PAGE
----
Dayton Contemporary Dance Company Brings Black Life to the Dance Arts

Laura A. Hobson

Dayton Contemporary Dance Company is the modern Black dance organization in the area. Known in Dayton, it also draws dancers from across the country and performs in places like New York. Its mission is to be a culturally diverse contemporary dance company committed to teaching the broadest audience for exceptional performances and arts-integrated education. 

Its vision is transcending human boundaries through contemporary dance. The company has four goals: maintain excellence, diversify revenue streams, amplify work locally, regionally and internationally, as well as engage technology and digitalization.

Founded by Jeraldyne Blunden in 1968 for dancers of color, the company is now in its 54th season with this year’s theme of “Etchings,” blending past traditions of local and world community through art and dance with a Black perspective. Blunden studied with such major dance figures as Martha Graham, George Balanchine and James Truitte. She has honorary doctorate degrees from the University of Dayton and Wright State University. 

Jeraldyne’s daughter Debbie Blunden-Biggs studied ballet as early as eight-years-old at the Short Dance Studios for the Performing Arts. She attended Fairview High School and Sinclair College while continuing private dance training. She spent her summers from ages 14 to 22 at the Alvin Ailey American Dance Theater in New York City. Her parents supported her efforts in New York, but gave her time to reassess the situation if it didn’t work out. 

Debbie Blunden-Biggs in Numerations

(L to R) Nicolay Dorsett, Willa Marks, Alexandria Flewellen, Aaron Frisby and Robert Pulido. Choreography by Blunden-Diggs. Photography by Scott Robins. 

“My parents were giving me a well-rounded education. I came from an upper middle-class household,” Blunden-Biggs said. She elected not to live and work in New York, however. She knew that quality dance could happen in the Midwest. “I realized that the grass was not greener on the other side,” she said. She chose to live in Dayton and invest in the community. “What I was looking for was in my back yard,” she said. 

Although she said DCDC was not a training company, several dancers have gone on to successful careers on both coasts. “We choose the best dancers for the company,” she said. In 1975, DCDC2 was founded for emerging dance artists. The company and staff are diverse, and many have remained in Dayton because the competition is not as tough and expenses are lower than New York or Los Angeles, for example. 

Slowly, Blunden-Biggs worked her way up at DCDC. She served as a resident choreographer, deputy director for arts and operations, associate artistic director and became artistic director in 2007.  In 2019 she was named chief artistic and producing director. “Children of the Passage,” which she choreographed, is the company’s signature piece. 

After 54 years in Dayton, “This makes us an institution,” she said. “We are engraving our history.” 

In 2011 she celebrated her 40-year career in dance. 

In addition to her choreographic and artistic leadership, Blunden-Biggs is executive director of Jeraldyne’s School of the Dance and works closely with DCDC2. She has created several works for the company and received national recognition for her work. She worked with students at University of Dayton, Sinclair Community College, Wright State University, Central State University and the South Dayton Dance Theatre.

Several organizations have recognized her work. One award she is proud of is the Monticello Choreographic Fellowship she received as a young dancer in 1980. In addition, she received the Black History Month Congressional Award for Community Service by Congressman Mike Turner in recognition of 40 years serving the community through dance and dance education.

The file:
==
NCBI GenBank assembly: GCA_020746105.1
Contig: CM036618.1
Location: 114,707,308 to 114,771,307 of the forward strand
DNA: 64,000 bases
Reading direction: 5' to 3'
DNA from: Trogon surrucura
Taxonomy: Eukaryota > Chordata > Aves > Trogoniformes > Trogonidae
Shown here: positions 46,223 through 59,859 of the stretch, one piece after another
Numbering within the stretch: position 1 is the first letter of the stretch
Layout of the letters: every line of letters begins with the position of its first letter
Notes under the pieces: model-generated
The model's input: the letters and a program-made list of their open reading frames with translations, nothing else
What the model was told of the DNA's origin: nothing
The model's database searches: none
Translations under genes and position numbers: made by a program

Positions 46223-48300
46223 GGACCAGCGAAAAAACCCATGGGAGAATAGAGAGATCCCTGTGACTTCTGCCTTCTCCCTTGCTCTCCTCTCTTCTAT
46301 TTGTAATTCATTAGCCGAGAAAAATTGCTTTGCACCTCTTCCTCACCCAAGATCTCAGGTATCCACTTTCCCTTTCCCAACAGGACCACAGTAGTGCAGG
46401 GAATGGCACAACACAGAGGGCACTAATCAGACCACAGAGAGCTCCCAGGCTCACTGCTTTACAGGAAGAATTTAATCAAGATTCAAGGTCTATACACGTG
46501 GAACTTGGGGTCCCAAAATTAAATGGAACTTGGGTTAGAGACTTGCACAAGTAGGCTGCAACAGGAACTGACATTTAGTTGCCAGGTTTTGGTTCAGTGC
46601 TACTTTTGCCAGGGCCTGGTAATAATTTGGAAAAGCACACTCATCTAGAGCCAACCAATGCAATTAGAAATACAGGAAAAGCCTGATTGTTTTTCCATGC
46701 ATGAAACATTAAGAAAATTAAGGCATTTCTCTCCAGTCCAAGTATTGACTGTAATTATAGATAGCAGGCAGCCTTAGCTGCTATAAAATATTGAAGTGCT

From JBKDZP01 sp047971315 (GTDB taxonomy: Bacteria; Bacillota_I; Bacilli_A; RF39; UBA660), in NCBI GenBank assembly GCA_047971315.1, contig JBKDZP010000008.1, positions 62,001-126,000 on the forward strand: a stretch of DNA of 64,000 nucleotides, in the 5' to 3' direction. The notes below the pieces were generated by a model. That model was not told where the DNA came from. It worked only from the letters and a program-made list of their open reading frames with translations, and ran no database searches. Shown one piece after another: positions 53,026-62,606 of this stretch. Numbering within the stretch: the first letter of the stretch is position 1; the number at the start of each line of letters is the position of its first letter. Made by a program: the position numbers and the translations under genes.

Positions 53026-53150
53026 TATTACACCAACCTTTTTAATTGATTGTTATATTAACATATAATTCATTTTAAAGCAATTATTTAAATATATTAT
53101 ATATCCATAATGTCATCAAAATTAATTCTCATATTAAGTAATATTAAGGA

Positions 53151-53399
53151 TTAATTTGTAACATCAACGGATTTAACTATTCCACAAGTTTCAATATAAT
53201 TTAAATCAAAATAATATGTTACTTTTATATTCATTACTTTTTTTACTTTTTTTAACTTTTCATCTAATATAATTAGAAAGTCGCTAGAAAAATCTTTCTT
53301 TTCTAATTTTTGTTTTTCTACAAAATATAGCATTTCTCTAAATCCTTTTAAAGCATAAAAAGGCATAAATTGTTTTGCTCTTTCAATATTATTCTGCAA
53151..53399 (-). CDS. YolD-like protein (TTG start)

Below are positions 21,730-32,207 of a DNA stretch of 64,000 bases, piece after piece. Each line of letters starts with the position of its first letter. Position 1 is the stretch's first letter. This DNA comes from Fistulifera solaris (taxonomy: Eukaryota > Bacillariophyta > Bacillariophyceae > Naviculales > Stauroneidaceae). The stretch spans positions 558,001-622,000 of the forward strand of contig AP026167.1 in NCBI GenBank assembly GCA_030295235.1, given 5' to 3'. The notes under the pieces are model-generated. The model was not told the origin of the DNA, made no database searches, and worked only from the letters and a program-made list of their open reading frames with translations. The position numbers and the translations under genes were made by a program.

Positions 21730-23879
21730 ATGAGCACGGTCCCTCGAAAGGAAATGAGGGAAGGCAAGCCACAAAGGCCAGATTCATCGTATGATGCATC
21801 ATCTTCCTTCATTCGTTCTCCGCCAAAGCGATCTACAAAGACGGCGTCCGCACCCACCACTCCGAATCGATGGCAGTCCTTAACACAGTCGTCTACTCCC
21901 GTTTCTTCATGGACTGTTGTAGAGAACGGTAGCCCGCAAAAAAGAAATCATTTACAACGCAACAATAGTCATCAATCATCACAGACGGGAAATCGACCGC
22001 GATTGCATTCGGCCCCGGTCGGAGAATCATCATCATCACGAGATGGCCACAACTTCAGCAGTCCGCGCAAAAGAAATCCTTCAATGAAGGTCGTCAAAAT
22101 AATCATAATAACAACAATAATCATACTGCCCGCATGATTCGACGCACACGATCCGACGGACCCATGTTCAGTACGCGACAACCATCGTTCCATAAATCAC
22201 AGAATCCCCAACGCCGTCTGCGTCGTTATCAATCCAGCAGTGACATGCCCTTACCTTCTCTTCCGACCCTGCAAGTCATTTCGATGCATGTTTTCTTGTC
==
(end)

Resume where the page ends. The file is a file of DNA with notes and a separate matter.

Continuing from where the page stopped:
Fisk University Alumni Association honored her with an Excellence in Artistry Award. In 2014 she received the Image of Hope Youth Advocacy Award for her contributions to improve the lives of youth in the Greater Dayton area. She is an adjunct professor at University of Dayton in the Theatre, Dance and Performance Technology Program and serves on numerous boards such as the Dayton Convention and Visitors Bureau.

“Without visual performing arts, we experienced black and white. Art adds color to what we see,” she said. 


(L to R) Devin Baker, Robert Pulido, Quentin ApolloVaughn Sledge, Qarriane Blayr, Alexandria Flewellen in Wawa Aba featured at the Levitt Pavilion on August 28, 2022. Photography by Andy Snow. Choreographer Stafford C. Berry Jr. 

COVID impacted the company, as it did other organizations. But, Blunden-Biggs was determined to hold DCDC together, and she did.

In addition to regular performances, DCDC performs at outdoor events, dinner theaters and in gospel settings. Many students per year participate in kindergarten – twelve programs on the reboot after COVID.  There are director’s lunches, which shifted focus from Up Close and Personal, where current director Blunden-Diggs talks about a variety of dance-related themes with other members of her staff or dancers. Founder’s Day is Dec. 10 and recognizes the work of her mother Jeraldyne who died in 1999. The company is traveling to New York for sold-out performances at City Center’s Fall for Dance Festival Sept. 28 and 29 performing “Indestructible” by choreographer Abby Zbikowski.

In repertory there are over 250 pieces. For example, there is the “Geography of the Cotton Fields” by Brazilian composer Amon Tobin and well-known choreographer Donald Byrd. It lasts for 40 minutes and has 10 dancers. “This I Know for Sure,” choreographed by Ray Mercer, lasts 27 minutes and has 10 dancers. DCDC’s associate artistic director Crystal Michelle produces “American Mo’” as the choreographer. The piece was composed in honor of Dr. Martin Luther King. Michelle started her dance training with DCDC2, a pre-professional group, became a regular member of DCDC, a choreographer, curriculum specialist and eventually worked her way up to her current position. She has a master’s of fine arts and is also on the faculty at Ohio State University.